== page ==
Tuesday, April 03, 2007



“As she was praying to the LORD, Eli watched her. Seeing her lips moving but hearing no sound, he thought she had been drinking. ‘Must you come here drunk?’ he demanded. ‘Throw away your wine!’" (1 Samuel 1:12-14 – New Living Translation).

Don’t you hate misunderstandings? Sitcoms are built on them. One character misunderstands what another is doing, and you get thirty minutes of mayhem. Too bad life’s misunderstandings don’t always end up in laughs. Some do, but most have an ending where friendships change and feelings get hurt.

Hannah certainly knew what it meant to be misunderstood. As she was in the Temple praying, the High Priest thought she was drunk! Did you catch that? In the place where one would think they would get the most understanding, Hannah’s actions are misunderstood in the Temple. She is misunderstood by the High Priest, and one would think he would be the most understanding. She was misunderstood while engaged in the act and attitude of prayer, and one would think that would be the last thing you would be doing and be misunderstood.

Hannah was misunderstood by her High Priest, in her church, while doing something spiritual…that’s hard to swallow. She obviously didn’t think so. Do you want to know why? She KNEW that God understood. She didn’t take offense. She didn’t leave her church (Temple) in a rage. She didn’t slander or try to run off her preacher (the High Priest). She didn’t get out of religion (stop praying). What she did was very clearly explain what was going on in her life (1 Samuel 1:15-16). The priest, then, prayed blessing on her. No relationships were destroyed; no feelings of bitterness reigned; no revenge was necessary; no lives destroyed by slander. Why? Hannah KNEW God understood, swallowed her pride, and explained herself. Granted, she shouldn’t have HAD to explain herself, but she did.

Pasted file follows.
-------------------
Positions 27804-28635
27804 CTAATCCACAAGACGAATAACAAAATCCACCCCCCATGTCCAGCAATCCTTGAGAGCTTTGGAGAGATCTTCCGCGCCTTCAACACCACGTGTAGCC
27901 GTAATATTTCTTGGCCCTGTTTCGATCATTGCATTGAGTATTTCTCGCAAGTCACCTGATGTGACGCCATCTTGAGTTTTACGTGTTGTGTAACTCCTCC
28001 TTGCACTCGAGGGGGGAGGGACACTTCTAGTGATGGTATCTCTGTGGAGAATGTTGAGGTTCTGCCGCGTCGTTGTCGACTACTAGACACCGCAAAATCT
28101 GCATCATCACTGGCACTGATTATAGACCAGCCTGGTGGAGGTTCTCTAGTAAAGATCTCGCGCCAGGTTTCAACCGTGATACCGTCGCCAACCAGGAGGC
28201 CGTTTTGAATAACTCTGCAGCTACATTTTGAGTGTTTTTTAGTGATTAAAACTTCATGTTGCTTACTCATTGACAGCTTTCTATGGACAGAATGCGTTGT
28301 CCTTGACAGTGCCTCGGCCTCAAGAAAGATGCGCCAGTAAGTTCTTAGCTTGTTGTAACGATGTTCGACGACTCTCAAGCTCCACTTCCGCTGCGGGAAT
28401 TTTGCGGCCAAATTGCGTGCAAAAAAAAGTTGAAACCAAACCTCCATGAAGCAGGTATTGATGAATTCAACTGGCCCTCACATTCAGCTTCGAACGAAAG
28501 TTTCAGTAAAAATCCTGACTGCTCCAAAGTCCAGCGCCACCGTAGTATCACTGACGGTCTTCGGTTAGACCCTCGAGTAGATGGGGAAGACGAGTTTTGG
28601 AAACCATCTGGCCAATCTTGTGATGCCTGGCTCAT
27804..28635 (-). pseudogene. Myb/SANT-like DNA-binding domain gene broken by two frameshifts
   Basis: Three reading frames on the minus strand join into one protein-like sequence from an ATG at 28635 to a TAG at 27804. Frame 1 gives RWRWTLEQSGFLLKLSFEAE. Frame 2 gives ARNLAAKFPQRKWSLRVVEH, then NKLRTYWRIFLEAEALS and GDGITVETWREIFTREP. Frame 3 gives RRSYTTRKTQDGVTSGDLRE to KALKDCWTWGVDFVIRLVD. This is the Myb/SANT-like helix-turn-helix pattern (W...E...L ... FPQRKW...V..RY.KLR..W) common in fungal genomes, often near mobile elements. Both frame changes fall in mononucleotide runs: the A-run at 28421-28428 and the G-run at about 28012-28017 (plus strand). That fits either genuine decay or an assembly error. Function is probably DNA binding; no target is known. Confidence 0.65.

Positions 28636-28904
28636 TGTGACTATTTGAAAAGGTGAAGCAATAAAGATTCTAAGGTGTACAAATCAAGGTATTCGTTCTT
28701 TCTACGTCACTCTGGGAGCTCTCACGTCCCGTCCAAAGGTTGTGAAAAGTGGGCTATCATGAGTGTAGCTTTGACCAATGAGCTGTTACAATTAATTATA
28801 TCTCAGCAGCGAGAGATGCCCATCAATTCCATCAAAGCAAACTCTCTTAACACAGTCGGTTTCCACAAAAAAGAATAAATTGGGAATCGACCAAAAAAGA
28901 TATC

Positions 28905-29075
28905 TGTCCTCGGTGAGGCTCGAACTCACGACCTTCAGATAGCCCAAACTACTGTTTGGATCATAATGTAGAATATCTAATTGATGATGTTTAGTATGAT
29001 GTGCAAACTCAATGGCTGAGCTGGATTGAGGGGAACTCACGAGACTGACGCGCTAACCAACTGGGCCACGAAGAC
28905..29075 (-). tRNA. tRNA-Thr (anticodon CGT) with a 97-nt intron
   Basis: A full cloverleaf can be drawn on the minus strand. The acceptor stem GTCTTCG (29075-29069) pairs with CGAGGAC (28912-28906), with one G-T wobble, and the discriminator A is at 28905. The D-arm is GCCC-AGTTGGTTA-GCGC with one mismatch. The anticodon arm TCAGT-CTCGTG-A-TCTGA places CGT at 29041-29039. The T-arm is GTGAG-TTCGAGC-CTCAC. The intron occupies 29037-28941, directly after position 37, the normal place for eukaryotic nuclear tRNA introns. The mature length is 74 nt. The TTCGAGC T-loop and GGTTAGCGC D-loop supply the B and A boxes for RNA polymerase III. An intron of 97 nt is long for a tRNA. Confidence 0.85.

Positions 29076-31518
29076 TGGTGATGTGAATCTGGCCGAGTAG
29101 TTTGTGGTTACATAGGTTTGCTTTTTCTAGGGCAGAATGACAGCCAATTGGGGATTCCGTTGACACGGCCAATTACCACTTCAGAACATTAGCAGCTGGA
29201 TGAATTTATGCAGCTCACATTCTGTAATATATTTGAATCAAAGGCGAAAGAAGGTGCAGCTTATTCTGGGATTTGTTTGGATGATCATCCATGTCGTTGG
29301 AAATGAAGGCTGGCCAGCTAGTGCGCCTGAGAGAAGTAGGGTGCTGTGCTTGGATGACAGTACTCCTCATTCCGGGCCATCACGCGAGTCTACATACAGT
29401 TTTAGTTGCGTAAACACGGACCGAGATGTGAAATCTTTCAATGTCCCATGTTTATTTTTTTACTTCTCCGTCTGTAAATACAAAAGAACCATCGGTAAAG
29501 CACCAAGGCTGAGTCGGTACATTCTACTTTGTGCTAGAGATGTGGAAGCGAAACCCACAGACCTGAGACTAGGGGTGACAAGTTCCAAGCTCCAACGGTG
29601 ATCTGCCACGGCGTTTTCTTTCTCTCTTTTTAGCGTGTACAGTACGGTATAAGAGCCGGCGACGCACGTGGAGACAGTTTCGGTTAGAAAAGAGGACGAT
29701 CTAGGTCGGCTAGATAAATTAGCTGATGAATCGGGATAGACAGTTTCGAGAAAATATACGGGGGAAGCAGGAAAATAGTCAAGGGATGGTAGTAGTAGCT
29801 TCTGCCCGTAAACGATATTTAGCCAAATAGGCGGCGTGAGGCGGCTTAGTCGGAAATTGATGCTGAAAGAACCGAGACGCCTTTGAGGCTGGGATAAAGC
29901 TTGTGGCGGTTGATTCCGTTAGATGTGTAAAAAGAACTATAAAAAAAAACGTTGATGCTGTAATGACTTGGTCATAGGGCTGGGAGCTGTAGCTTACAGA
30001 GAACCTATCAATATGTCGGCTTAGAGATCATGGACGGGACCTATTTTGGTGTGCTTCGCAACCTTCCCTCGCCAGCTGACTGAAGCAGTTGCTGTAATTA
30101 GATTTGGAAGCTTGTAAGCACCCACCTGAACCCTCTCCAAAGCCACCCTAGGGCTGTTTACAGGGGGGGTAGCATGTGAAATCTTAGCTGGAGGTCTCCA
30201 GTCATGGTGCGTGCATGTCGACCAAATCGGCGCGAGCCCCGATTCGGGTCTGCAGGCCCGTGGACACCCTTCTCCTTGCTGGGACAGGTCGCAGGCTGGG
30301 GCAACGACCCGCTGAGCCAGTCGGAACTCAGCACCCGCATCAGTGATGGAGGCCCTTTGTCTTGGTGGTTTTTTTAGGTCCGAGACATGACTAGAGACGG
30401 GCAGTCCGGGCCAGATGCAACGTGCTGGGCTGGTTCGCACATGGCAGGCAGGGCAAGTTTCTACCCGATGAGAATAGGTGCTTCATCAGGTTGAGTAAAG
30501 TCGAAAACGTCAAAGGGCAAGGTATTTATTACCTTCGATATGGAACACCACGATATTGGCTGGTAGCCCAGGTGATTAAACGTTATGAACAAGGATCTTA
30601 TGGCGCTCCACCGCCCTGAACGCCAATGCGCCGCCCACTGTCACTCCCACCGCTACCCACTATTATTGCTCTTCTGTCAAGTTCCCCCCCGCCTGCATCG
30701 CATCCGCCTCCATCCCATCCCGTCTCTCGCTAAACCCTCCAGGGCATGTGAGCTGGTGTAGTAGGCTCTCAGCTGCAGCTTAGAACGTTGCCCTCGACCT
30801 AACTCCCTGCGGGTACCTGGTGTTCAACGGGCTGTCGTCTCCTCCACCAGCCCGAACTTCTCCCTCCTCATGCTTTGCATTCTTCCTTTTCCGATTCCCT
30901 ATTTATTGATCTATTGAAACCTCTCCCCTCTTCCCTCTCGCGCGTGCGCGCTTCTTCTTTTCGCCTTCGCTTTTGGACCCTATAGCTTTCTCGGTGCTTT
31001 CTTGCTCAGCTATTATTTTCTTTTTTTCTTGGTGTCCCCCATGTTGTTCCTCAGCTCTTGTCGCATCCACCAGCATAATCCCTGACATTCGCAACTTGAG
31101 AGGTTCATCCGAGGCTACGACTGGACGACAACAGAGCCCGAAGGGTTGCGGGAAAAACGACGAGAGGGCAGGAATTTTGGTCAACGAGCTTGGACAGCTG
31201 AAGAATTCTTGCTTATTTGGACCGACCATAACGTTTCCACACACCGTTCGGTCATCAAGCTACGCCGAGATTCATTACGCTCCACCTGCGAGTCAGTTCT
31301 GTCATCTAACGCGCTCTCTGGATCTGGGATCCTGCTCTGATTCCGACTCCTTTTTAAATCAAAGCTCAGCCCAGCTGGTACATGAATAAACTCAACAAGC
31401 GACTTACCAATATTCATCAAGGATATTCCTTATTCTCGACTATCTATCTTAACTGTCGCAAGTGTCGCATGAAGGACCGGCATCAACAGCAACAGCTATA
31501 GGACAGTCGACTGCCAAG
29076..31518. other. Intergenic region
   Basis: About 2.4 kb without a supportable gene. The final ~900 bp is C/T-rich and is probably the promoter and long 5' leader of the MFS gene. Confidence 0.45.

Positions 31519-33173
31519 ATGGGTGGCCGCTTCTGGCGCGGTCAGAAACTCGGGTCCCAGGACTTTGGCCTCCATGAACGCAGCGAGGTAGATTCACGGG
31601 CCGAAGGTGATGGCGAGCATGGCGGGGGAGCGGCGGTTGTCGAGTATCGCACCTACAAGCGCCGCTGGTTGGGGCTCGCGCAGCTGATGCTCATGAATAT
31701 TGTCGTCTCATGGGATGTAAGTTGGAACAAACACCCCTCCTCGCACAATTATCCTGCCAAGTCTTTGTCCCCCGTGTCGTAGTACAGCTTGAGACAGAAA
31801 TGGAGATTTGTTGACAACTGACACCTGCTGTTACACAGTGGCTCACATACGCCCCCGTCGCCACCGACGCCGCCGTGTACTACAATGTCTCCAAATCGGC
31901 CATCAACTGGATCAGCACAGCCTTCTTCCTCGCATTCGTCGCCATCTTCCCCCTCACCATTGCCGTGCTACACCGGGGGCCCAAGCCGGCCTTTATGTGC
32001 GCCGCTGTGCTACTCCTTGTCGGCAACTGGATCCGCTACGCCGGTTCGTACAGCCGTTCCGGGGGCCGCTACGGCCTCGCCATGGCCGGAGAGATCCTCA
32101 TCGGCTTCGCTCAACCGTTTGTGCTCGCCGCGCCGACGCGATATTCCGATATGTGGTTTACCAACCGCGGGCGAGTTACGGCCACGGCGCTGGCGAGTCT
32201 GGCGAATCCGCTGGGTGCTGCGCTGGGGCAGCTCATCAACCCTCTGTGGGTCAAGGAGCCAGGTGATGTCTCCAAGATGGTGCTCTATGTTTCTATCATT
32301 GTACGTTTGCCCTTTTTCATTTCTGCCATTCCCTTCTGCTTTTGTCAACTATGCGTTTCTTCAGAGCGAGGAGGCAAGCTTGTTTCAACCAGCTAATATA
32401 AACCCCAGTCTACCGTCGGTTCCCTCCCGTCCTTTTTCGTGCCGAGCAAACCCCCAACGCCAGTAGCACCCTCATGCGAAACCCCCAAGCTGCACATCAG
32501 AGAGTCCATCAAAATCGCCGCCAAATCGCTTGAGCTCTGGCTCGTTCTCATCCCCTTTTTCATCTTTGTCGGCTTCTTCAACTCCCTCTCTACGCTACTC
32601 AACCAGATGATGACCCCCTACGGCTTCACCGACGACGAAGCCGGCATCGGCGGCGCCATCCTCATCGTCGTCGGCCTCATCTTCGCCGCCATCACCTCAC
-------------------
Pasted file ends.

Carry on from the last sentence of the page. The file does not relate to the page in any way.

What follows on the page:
I wish the Church would grasp this. So many Christian folks hop from congregation to congregation because of misunderstandings about their actions from their preachers and fellow congregants. So many relationships are altered or ended by misunderstandings. Feelings get hurt, often with no one knowing the wound but the one who was hurt.

Have you ever been misunderstood? God knows. He is fully aware of your intentions. Look at Hannah’s prayer in chapter two of 2 Samuel. You will see a formerly misunderstood lady praising God for His greatness and for His kindness to her. She didn’t leave the Temple experience bitter, but better.

If you have been misunderstood, and it caused hurt, trust me, God knows. In the future, if you are misunderstood, stop, swallow hurt and pride, and explain yourself. It could mean the world of difference in a relationship with an individual, your spiritual leaders, and your congregation.

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